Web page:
Gene Colan, comic-book artist, dead at 84

June 24, 2011 | 2:55 p.m.
kmf908nc Gene Colan, comic book artist, dead at 84

Comic-book artist Gene Colan in his studio in his home in Brooklyn, New York, in 2009. (Jennifer S. Altman / For The Times)

kmf92qnc Gene Colan, comic book artist, dead at 84

Comic-book artist Gene Colan in his studio in his home in Brooklyn, New York, in 2009. (Jennifer S. Altman / For The Times)

kmf91xnc Gene Colan, comic book artist, dead at 84

Comic-book artist Gene Colan in his studio in his home in Brooklyn, New York, in 2009. (Jennifer S. Altman / For The Times)

kmf90xnc Gene Colan, comic book artist, dead at 84

Comic-book artist Gene Colan in his studio in his home in Brooklyn, New York, in 2009. (Jennifer S. Altman / For The Times)

kmf8zhnc Gene Colan, comic book artist, dead at 84

Comic-book artist Gene Colan in his studio in his home in Brooklyn, New York, in 2009. (Jennifer S. Altman / For The Times)

kmf8ysnc Gene Colan, comic book artist, dead at 84

Comic-book artist Gene Colan in his studio in his home in Brooklyn, New York, in 2009. (Jennifer S. Altman / For The Times)

lnb8a1nc Gene Colan, comic book artist, dead at 84

A drawing from The Tomb of Dracula, drawn by artist Gene Colan, whose career spanned seven decades and included illustrating the adventures of characters such as Dracula, Batman, Daredevil and the wise-cracking fowl Howard the Duck, died Thursday, June 23, 2011, from complications of liver disease and cancer in the Bronx borough of New York. He was 84. (Marvel Comics / Associated Press)

Gene Colan, the comic-book artist best known for The Tomb of Dracula and his work with characters such as Daredevil, Batman, Iron Man and Howard the Duck , died Thursday in New York after battling liver disease and cancer.

The work of the Bronx, N.Y., native spanned 67 years and crossed multiple comics universes, with credits for Marvel, DC, Dark Horse, Eclipse and even Archie. His moody, atmospheric style stood in stark contrast to, say, the cosmic bombast of Jack Kirby or the kinetic realism of Neal Adams.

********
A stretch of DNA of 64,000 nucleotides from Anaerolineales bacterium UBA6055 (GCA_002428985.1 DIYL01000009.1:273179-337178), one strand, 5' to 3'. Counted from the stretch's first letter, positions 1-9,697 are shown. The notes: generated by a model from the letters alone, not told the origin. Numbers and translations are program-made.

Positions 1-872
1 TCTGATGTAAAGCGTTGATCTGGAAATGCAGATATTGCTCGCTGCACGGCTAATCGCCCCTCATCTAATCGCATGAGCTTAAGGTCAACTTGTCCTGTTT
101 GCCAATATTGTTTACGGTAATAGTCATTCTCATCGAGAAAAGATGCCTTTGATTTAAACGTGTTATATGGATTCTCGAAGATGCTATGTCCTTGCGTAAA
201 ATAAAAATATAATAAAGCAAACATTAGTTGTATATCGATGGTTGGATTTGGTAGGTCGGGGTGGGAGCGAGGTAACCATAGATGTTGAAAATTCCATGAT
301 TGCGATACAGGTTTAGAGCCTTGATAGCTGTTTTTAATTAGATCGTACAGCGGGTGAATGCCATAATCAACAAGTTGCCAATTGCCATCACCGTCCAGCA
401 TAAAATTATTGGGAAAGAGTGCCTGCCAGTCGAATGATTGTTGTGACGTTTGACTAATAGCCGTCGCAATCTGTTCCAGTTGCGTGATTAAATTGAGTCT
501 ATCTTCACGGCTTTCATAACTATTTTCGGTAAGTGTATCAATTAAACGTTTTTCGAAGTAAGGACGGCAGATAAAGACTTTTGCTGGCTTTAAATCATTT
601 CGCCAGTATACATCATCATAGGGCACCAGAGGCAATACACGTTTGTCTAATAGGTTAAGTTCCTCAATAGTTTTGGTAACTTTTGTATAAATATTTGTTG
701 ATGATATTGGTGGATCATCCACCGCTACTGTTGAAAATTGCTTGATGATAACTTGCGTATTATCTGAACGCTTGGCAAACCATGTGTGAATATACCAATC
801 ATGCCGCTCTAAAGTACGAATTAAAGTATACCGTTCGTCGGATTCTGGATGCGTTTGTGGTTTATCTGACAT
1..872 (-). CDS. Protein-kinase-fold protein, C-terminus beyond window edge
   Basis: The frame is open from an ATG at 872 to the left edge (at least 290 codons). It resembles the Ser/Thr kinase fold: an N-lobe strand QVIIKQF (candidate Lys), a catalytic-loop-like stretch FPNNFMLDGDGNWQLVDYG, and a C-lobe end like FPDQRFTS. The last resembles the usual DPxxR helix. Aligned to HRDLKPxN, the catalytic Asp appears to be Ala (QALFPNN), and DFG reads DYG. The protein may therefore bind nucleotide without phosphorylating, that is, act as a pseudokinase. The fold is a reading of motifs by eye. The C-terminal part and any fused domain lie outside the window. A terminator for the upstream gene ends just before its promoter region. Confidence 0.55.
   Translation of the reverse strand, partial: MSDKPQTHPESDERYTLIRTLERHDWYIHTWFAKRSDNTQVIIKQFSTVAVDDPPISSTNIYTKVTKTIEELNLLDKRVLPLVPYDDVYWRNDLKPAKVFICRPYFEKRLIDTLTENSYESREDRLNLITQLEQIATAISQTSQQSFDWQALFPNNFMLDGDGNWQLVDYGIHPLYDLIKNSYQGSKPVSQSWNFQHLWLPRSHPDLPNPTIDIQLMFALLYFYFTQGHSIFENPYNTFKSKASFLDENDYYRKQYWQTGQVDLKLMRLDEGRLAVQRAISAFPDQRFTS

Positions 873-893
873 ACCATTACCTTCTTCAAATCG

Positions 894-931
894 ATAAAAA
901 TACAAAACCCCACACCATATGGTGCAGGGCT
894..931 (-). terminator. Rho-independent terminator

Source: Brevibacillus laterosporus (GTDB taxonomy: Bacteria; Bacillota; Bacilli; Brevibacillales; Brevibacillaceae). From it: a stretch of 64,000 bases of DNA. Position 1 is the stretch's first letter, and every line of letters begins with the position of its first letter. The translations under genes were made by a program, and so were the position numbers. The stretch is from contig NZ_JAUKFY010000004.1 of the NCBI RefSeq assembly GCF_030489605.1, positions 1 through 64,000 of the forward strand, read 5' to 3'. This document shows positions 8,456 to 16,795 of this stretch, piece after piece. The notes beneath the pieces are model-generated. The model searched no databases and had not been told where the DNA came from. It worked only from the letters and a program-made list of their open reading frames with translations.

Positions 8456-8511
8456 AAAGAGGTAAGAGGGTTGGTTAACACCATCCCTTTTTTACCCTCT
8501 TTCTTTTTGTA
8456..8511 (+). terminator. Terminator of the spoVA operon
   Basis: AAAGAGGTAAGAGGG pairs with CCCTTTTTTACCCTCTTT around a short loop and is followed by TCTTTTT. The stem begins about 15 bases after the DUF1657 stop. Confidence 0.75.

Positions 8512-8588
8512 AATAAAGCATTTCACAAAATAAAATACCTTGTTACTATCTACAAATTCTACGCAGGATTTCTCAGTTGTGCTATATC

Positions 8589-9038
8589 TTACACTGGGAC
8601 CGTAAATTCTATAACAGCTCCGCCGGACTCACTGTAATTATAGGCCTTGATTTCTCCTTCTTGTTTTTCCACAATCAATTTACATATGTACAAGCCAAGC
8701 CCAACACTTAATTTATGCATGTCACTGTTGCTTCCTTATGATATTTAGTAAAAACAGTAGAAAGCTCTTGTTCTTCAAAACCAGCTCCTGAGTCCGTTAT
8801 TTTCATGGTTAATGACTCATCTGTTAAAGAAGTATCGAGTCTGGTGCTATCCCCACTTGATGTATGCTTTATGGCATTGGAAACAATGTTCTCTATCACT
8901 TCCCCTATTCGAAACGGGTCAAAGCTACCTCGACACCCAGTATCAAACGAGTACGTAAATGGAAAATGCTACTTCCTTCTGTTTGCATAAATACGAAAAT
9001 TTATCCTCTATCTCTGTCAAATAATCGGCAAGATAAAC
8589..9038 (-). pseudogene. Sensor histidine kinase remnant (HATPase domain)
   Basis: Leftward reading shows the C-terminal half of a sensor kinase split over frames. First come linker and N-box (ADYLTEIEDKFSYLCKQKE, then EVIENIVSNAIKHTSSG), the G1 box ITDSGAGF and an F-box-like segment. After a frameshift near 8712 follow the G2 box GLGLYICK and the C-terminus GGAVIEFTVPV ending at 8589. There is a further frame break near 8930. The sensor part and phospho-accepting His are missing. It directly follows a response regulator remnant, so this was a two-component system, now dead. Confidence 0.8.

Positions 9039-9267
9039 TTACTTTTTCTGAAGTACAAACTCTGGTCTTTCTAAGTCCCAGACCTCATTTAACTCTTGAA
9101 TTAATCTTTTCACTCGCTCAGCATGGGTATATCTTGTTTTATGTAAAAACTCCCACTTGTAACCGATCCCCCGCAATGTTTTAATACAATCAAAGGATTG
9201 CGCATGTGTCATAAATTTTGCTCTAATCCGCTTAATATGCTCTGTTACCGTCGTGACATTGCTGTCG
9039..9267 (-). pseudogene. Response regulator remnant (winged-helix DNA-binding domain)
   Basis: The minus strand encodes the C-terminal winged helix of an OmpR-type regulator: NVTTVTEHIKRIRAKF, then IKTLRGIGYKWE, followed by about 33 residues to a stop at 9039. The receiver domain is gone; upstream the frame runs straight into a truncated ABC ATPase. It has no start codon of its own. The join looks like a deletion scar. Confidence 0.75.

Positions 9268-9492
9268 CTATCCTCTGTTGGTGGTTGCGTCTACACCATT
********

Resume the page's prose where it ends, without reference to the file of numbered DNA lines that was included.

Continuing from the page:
Gene Colan, RIP June 24th, 2011 I regret to tell you that Gene passed away on 6/23/2011, around 11pm. Gene had ongoing health issues with his liver, heart and cancer. He was a fighter to the end, making plans on leaving the hospice to return home. He wanted me to price him a VW Beetle. - Bryan Headley

The Tomb of Dracula (Marvel Comics)

Colan will be most remembered for an era-defining achievement in 1970s horror comics; he drew 70 issues of The Tomb of Dracula,” written by Marv Wolfman, creating the vampire-hunter character Blade that would lead to the first Marvel film franchise. (“Howard the Duck” also made history in 1986 as the first Marvel feature film, although its achievements beyond that are debatable.)

In 2009, Colan illustrated a Captain America issue titled “Red, White and Blue-Blood,” written by Ed Brubaker. The book won the 2010 Eisner Award for best single issue.

“Gene Colan was like no other artist of his generation,” said Jim Lee, comic-book artist and co-publisher of DC Comics. “His ability to create dramatic, multi-valued tonal illustrations using straight India ink and board was unparalleled. The comics industry has lost one of its true visionaries today.”

A post on Colan’s website said the artist was “a fighter to the end, making plans on leaving the hospice” and pricing a VW Beetle.

Writer Clifford Meth wrote about his friend Colan’s death on his blog.

“He was a gentle and deeply spiritual man, a bright light in every context, and those who knew him at any level were enriched by his warmth and generous nature,” Meth wrote. “He was exactly the type of man who should be drawing superheroes for young people to marvel at. Exactly and precisely.”

– Noelene Clark

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Comments


13 Responses to Gene Colan, comic-book artist, dead at 84

  1. danny says:

    Very under appreciated artist in his prime. Rest In Peace, Gene.

  2. Ron Zeilinger says: